with Gary Mairs 
Rock & Roll & Movies is a history of Popular Music from 1955 to the present, as seen through its representation in cinema. We will see key works in the history of Rock & Roll movies and read a number of the important critical texts on the music. Issues covered will include the role of race and class in popular music, the paradox of “radical” culture distributed through corporate capital, amateurism, “authenticity” as a cultural value, and the interplay of history and pop culture. Requirements include regular attendance, nightly reading and listening assignments, weekly short papers and a final research paper. Purchase of a course reader is mandatory.
with Ed Groff 
This course examines the various roles that dance plays in human culture. Through video viewing, readings, writings and discussions, students will gain a critical perspective on dance within religious, social and theatrical contexts. Examples are drawn from American culture as well as from selected countries around the world to provide a greater appreciation for the creative diversity of human expressivity through dance.
with M. Vasilkovsky 
This class is designed to broaden students’ knowledge of animation as an art form through viewings of experimental animated films from around the world, and to familiarize them with key principles of movement and design in animation such as timing and rhythm. Using digital video format (Lunchbox image capture system), along with-up to-date animation production software (Dragon, After Affects) and film editing software (Final Cut Pro), participants will complete a series of animation exercises performed in various animation techniques, including: classic paper animation, sand, cutout, paint on glass, scratch on film and object animation. Students will generate a few seconds of work in each form, as well as create a short animated piece of their own, that demonstrates their understanding of fundamental animation techniques and the creative use of the medium. During the last class session student work will be screened for students and guests, and will be available online soon after.
Examples of current student work can be found at my Vimeo page, Animations by My Students, http://vimeo.com/user5527248/videos/page:3/sort:newest.
with Ajay Kapur 
This course provides an introduction to object-oriented programming and introductory concepts of computer science through music composition. ChucK, a strongly timed computer music language, will be introduced. An overview of general programming concepts including types, arrays, control structures, classes and objects will be presented. MultiThreaded Architecture for artistic expression will also be discussed. Each student will present a final project that demonstrates how ChucK can be used in writing a short composition.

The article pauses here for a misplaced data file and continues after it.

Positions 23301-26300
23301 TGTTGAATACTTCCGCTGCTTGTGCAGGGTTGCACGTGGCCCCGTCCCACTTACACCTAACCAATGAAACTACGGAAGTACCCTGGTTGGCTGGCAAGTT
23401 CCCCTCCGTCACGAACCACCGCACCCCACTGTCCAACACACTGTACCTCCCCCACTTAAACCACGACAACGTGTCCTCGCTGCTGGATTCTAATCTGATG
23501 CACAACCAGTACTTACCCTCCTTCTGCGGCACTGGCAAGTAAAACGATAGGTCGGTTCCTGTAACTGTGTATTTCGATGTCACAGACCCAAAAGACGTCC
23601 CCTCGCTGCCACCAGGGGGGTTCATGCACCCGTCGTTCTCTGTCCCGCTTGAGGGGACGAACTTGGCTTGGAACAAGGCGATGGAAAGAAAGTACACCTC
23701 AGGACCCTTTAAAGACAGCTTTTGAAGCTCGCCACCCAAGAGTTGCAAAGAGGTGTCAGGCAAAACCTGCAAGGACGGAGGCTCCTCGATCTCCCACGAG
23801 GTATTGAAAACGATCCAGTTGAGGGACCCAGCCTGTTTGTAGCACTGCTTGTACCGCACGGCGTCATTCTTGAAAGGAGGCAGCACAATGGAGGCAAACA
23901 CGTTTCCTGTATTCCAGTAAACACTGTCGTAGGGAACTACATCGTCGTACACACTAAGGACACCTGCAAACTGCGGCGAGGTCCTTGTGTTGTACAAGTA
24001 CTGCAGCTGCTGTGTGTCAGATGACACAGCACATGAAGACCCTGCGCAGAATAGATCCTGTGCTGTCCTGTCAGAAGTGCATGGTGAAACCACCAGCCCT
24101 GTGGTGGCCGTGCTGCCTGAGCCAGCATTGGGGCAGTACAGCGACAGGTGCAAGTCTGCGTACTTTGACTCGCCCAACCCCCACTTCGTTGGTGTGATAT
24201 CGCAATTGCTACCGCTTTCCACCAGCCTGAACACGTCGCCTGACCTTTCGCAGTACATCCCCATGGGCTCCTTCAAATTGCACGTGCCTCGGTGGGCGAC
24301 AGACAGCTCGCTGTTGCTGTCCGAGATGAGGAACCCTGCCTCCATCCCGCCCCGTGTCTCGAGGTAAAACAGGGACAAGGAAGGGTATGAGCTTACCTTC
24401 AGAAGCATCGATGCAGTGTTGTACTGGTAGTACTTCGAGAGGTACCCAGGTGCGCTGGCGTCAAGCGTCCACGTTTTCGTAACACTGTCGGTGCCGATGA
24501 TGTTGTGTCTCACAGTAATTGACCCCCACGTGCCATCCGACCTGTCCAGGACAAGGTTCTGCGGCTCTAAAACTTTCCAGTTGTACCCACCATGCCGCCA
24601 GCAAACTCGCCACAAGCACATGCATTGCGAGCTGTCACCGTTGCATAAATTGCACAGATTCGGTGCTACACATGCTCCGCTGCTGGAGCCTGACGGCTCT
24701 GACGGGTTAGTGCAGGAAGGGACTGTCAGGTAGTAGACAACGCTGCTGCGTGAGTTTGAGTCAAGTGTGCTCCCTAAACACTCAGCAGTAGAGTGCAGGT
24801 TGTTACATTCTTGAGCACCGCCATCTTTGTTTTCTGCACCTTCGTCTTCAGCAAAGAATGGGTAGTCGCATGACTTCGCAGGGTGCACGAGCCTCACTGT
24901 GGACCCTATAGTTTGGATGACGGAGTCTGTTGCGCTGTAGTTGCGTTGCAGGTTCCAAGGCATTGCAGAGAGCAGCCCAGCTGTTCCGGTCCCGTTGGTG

with Donna Brown
This course introduces students to the basic functions of the Printlab and the process of silk screening. The Primary focus of this course is to design and produce a professional grade poster. We will focus on proper techniques that students can use in their professional artistic practice. This course will consist of demonstrations, assigned projects and informal one-on-one critiques of the students’ work. The last week of class will be for completion of work assigned during the session, and to meet with the instructor to look at the progression of each student’s work.
with Michael Darling 
AutoCAD is one of the most important software applications for computer-aided design (CAD) and drafting in both 2-D and 3 D. A highly versatile application it is used by many industries for a variety of different purposes. This interdisciplinary course is designed to allow students to acquire skills that can be used in multiple arenas: architectural, industrial and technical design and drafting, as well as engineering. Although there are versions specific to different industries, basic AutoCAD is the most robust, comprehensive and adaptable of CAD software. The goals of this course are not only to teach the language of AutoCAD, but to give students the skills and fluency to use the application as a design tool, sketchpad, and fabrication tool for solving technical problems prior to tangible construction—before any material is purchased or cut. In addition to being a sought-after skill, proficiency in AutoCAD gives designers and artists a new, unprecedented level of flexibility in realizing challenging technical projects.
with Leslie Tamaribuchi 
This class is designed to familiarize artists with fundraising strategies and techniques that may be used to promote their own art practice or may be utilized professionally in support of other individuals or organizations. Students will be introduced to a variety of practical concerns of funding projects, both commercial and not-for-profit. Course work will focus on fundraising skills (e.g., research, writing, and presentation skills) critical to seeking grants from funding agencies or investments from individuals or organizations.